IDA Summer of Code 2014: Summary

October 6, 2014

This is a wrap-up post of my entry to IDA Summer of Code this year.

Quick stats

65 merged commits
6790 lines added
2822 lines deleted

36 pull requests, 34 merged
12 pull requests directly fixing issues
rest either documentation or cleanup

1 RFC submitted (postponed)

Worked ~160 hours

Initial work

Before this summer I had never contributed anything to open source. Inspired by the open source gardener my first steps was to read through all issues labeled A-doc, E-easy, E-mentor and I-papercut mainly to find some easy issues I could work with. Issue #15780 was for example the first issue I fixed. Before fixing issues it’s good to read through information for contributors, see for example rust guidelines, contributing and development policy but there may be more scattered about.

I contacted Steve Klabnik, who wrote the open source gardener and who’s been hired by Mozilla to work on rust and asked how I best could contribute and he thought documentation was an excellent way to contribute. I had also heard that documentation was low-hanging fruit so I figured it was a good way to start.


The approach I took with documentation was to pick a part of the standard library, specifically collections, and I wanted to make sure everything had runnable examples. Personally the most useful thing when learning a new language is examples.

For example Vec::as_mut_ptr has the type signature fn as_mut_ptr(&mut self) -> *mut T and the documentation is basically a copy of the signature with some descriptive text. But the text says nothing of how to actually use the function. I just want to know how I use the pointer. A descriptive example is gold worth as it saves you so much time:

use std::ptr;

let mut v = vec![1i, 2, 3];
let p = v.as_mut_ptr();
unsafe {
    ptr::write(p, 9i);
    ptr::write(p.offset(2), 5i);
assert_eq!(v, vec![9i, 2, 5]);

You don’t even have to be that familiar with rust to see what the function does and how to use it with little more than a glance.

My first rust contribution was a main example for HashSet and my last accepted pull request documented Result and Option which is quite fitting as most of my contributions were documentation related. When finished I had made sure collections had runnable examples for everything except deprecated items and some which should be reworked (like btree). I made larger examples for priority_queue and rand using Dijkstra’s algorithm and a Monty Hall simulation which turned out quite decent and some documentation for other things.

Writing examples was more fun than I had initially thought and the reviewers seemed very happy with my contributions, which feels good. I might do something more in the future.


rust uses issues for everything from bugs to smaller feature requests. I fixed some easier ones like preventing failure with non-UTF8 formatting and JSON decoding fails on trailing comma. Even though the issues and the fixes are small, a lot of time went into fixing them. Time searching for issues and time spent familiarizing with the code base easily trumps time actually writing the resulting code.

For example when I tried to fix #12794, to modify json decoder to handle optional fields, a lot of time was spent reading about #[deriving(Decodable)] and how it’s implemented and I hoped to introduce a general way for all types deriving Decodable to handle optional types. This led me to investigate syntax extension and fairly deep compiler hooks, but this led me to a bit of a dead end and the final pull request is a simpler hard-coded Option handling for json.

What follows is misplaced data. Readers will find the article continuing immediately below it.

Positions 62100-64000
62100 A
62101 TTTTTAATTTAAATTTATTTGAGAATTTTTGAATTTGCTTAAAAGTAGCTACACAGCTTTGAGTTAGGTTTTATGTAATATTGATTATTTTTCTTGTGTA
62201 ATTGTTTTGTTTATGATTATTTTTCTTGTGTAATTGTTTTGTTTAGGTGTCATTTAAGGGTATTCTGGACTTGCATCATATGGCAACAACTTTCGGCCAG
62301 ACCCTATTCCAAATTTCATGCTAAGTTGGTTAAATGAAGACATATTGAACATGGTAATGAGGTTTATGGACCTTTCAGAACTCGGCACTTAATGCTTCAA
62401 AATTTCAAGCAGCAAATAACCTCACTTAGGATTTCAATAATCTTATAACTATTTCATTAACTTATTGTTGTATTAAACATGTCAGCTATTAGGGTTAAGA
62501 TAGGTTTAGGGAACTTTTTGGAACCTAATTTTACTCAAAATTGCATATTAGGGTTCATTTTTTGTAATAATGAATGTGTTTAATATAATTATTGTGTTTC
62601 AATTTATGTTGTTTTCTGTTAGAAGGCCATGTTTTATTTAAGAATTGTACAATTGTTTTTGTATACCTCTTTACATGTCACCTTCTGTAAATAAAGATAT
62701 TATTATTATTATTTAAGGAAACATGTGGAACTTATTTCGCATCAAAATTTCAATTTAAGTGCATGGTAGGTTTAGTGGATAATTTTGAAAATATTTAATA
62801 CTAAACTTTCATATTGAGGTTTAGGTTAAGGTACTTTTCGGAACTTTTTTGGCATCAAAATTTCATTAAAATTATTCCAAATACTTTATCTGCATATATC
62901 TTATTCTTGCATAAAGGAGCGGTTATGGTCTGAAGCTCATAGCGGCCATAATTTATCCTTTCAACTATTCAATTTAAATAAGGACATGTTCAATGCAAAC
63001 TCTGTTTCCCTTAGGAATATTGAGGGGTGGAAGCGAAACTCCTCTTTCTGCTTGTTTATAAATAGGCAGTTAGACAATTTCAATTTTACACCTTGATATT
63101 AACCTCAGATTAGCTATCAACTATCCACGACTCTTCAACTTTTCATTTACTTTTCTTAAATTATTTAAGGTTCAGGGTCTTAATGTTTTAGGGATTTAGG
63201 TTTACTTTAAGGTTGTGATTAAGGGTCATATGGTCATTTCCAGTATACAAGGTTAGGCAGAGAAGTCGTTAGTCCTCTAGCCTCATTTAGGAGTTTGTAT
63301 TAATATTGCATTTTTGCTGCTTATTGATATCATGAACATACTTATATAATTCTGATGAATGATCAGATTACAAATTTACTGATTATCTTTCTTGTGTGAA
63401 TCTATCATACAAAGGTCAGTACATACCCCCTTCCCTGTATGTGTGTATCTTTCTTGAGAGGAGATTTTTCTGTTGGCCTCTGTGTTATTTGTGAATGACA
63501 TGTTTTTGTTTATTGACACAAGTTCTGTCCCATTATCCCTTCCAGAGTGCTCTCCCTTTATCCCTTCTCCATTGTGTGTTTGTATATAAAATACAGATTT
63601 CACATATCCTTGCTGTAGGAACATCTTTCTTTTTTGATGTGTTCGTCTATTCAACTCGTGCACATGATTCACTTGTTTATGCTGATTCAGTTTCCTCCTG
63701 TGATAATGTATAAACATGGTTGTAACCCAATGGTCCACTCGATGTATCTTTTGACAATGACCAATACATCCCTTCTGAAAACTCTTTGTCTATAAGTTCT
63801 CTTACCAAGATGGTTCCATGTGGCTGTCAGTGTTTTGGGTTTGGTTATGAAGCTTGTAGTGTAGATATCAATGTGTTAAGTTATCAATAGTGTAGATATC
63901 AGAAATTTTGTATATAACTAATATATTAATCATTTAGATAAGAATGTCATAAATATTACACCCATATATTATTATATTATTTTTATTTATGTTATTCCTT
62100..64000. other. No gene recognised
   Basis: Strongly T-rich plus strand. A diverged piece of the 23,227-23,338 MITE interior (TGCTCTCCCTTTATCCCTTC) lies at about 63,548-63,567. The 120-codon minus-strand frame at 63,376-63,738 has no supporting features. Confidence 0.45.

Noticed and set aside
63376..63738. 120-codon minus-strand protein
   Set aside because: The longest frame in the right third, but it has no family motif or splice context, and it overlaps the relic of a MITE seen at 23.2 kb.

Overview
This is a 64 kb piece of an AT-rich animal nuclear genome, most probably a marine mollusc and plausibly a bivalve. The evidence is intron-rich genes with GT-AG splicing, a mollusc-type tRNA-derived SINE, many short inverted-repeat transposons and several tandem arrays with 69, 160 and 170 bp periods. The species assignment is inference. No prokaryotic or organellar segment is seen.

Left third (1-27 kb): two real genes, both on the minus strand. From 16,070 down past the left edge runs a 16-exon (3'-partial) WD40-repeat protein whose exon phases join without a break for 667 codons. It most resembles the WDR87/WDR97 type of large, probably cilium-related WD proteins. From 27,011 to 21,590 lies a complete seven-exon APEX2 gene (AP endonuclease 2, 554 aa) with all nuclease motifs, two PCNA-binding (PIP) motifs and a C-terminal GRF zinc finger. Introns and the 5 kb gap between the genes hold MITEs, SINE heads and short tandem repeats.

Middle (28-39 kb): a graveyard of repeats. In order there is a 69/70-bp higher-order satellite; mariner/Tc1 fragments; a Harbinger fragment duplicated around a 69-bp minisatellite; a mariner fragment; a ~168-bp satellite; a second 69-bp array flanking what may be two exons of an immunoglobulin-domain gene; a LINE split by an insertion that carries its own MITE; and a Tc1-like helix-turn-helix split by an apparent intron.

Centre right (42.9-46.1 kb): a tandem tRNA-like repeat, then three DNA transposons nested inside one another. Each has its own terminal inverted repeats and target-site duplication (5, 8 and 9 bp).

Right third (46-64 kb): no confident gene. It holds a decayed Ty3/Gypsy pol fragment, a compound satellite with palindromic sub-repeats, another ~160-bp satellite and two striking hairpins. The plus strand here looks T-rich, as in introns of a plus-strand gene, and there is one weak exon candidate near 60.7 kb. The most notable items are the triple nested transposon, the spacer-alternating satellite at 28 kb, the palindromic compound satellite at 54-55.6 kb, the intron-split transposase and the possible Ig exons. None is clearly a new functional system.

My issues and pull requests.

Bug triage

Another way to contribute is to enter rust’s bug triage program where you receive a random set of old issues (I got 10 each week) and your task is to solve, bump, close or clarify them to the best of your ability.

I don’t think I actually managed solve a lot of issues, maybe a couple, but I did try to. At the very least I tried to replicate old issues to see if they’re still relevant and if so make an up to date test case. If not I’d usually just bump the issue.


rust uses the RFC process which all “substantial” changes to the language have to go through. Changing semantics, adding keywords or changes to the standard library are typical examples which requires an RFC.

Early on when reading rust’s old tutorial I cringed a bit of the use of Newtypes:

struct Inch(int);
let length = Inch(10);
let Inch(integer_length) = length;
println!("it's {} long!", integer_length);

But this isn’t very ergonomic and it just feels like a big hack to call a one element tuple for a newtype. So I wrote an RFC which proposed to introduce a newtype keyword which automatically derives the underlying traits of a type:

newtype Inch = int;
let length: Inch = 10;
println!("it's {} long!", length);

The feedback was positive overall, but it’s currently postponed until after 1.0 as it could be implemented with backwards compatibility in mind. There was also discussion about possibly favouring Generalized Newtype Deriving over a new keyword:

#[deriving(Sub, Show)]
struct Inches(int);

Which gives the ability to skip unwanted traits, for example multiplication might not make sense for an Inch as the resulting type would be Inch^2.

What it meant to me

I had a blast doing summer of code! It has long been a wish of mine to contribute to open source and rust has fascinated me a long time and I’m really happy I got the chance to work and to get paid doing this. Having a summer job doing something you might do anyway is per definition a great summer job.

It was more than just getting paid, it also gave me a push to becoming a contributor to rust which is big confidence boost for me and hopefully it gives me a good starting point to contribute more in the future. And of course it gave me a nice excuse to play with rust, which is really shaping up to be a nice language.

Posted in: IDA Summer of Code.